We’ve arrived at the end of Act II. Some storylines have reached a clear conclusion, while others remain muddled and will need to be resolved in Act III.
The yusho race
Yokozuna Hakuho remains the sole leader at 9-1. His only serious pursuer is Komusubi Asanoyama (8-2), who has been fighting at the level of an Ozeki and might get there as soon as January. On the outskirts of the race is Ozeki Takakeisho (7-3); I am not going to list the trio of double-digit maegashira with the same record as realistic contenders.
The Ozeki and aspiring Ozeki
An Ozeki run by Asanoyama would be most timely and welcome, as we are rapidly running out of Ozeki—we’ll be down to two in January, and could easily have only one in March. Tochinoshin (2-3-5) will be a mid-maegashira at Hatsu, while Takayasu (3-5-2) will take over his “Ozekiwake” slot. Mitakeumi (5-5) has failed to seize his promotion opportunity, just like he did after his first yusho in Nagoya last year, and needs to refocus on finishing with a winning record. Goeido will be kadoban in January, and must get 8 wins to remain Ozeki. Only Takakeisho is doing justice to the rank, even if he is less than 100% fit.
The San’yaku ranks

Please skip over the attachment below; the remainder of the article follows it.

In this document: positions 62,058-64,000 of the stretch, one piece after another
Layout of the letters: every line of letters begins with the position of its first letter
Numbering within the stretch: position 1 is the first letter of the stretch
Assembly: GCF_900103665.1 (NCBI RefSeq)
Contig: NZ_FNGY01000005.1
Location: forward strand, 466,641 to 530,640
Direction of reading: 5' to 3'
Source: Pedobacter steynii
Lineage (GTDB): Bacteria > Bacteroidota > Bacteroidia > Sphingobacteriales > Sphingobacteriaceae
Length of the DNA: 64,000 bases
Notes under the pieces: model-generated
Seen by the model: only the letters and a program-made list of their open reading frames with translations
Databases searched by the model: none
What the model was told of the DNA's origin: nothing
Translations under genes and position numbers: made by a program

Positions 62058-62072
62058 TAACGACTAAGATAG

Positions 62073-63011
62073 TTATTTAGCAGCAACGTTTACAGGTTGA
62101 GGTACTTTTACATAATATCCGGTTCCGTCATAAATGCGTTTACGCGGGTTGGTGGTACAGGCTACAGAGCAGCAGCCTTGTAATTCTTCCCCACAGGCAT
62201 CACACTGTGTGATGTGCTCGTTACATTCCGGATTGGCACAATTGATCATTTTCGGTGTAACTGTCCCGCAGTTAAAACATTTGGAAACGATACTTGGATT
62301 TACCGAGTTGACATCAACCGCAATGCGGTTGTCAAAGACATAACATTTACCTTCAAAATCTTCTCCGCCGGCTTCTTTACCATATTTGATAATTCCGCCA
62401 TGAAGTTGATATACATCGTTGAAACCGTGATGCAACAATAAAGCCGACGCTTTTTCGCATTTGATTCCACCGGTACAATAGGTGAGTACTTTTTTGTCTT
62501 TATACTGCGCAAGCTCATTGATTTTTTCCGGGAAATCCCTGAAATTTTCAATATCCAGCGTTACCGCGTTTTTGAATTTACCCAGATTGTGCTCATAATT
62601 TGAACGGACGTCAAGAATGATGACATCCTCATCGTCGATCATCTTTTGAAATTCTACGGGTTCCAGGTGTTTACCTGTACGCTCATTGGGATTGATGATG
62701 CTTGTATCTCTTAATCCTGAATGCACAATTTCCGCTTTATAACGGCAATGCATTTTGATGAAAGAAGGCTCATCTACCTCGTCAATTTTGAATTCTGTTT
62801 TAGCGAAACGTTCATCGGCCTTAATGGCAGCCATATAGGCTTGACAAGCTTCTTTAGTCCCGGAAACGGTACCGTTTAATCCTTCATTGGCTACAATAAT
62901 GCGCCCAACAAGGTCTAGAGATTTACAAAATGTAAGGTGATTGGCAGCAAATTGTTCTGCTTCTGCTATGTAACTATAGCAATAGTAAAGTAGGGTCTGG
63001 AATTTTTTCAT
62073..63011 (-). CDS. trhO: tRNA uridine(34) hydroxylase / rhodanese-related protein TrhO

It’s hard to tell how this will play out, which makes for a fun final five days. All we know at the moment is that one Sekiwake slot will be occupied by Takayasu, and another san’yaku slot by Asanoyama. Of the other current occupants, Abi (6-4) is the best bet to join them, followed by Mitakeumi, Endo (4-6), and Hokutofuji (4-6). M1e Daieisho (5-5) has dropped two in a row but remains in pole position for promotion among the joi maegashira; others in striking distance include M2w Meisei (5-5), M1w Okinoumi (4-6), M2e Myogiryu (4-6), and M4e Tamawashi (5-5), although, as the records indicate, all of these contenders would need a strong finish.
The mediocre muddle in the middle
Much of the top division seems in no hurry to secure a winning (or losing) record this tournament: fully 25 of the remaining 35 rikishi have records of 4-6, 5-5, or 6-4. They might as well have been flipping coins for the outcomes of the first 10 bouts! If things continue like this, we’re going to witness a lot of “Darwin bouts” in the closing days.
M15w Daishoho (2-8) is the first Makuuchi man to fall to make-koshi, and he would need to win his last 5 bouts and have good banzuke luck to escape demotion. M15e Daishomary (3-7) is in slightly better shape—he controls his fate if he can pick up 5 wins, and he might survive with 4. Others eyeing tickets for the Juryo barge are M14w Nishikigi (3-7) and M9e Kotoshogiku (2-8). Terutshuyoshi and Shimanoumi each need one more win for safety, and Ishiura‘s recent surge has probably been enough but another victory wouldn’t hurt.
The promotion queue in Juryo seems to get reshuffled every day. The current leaders are J2 Tochiozan (7-3), J1e Azumaryu (6-4), J3e Ikioi (7-3), J5e Kaisei (7-3), and J7w Kotonowaka (8-2).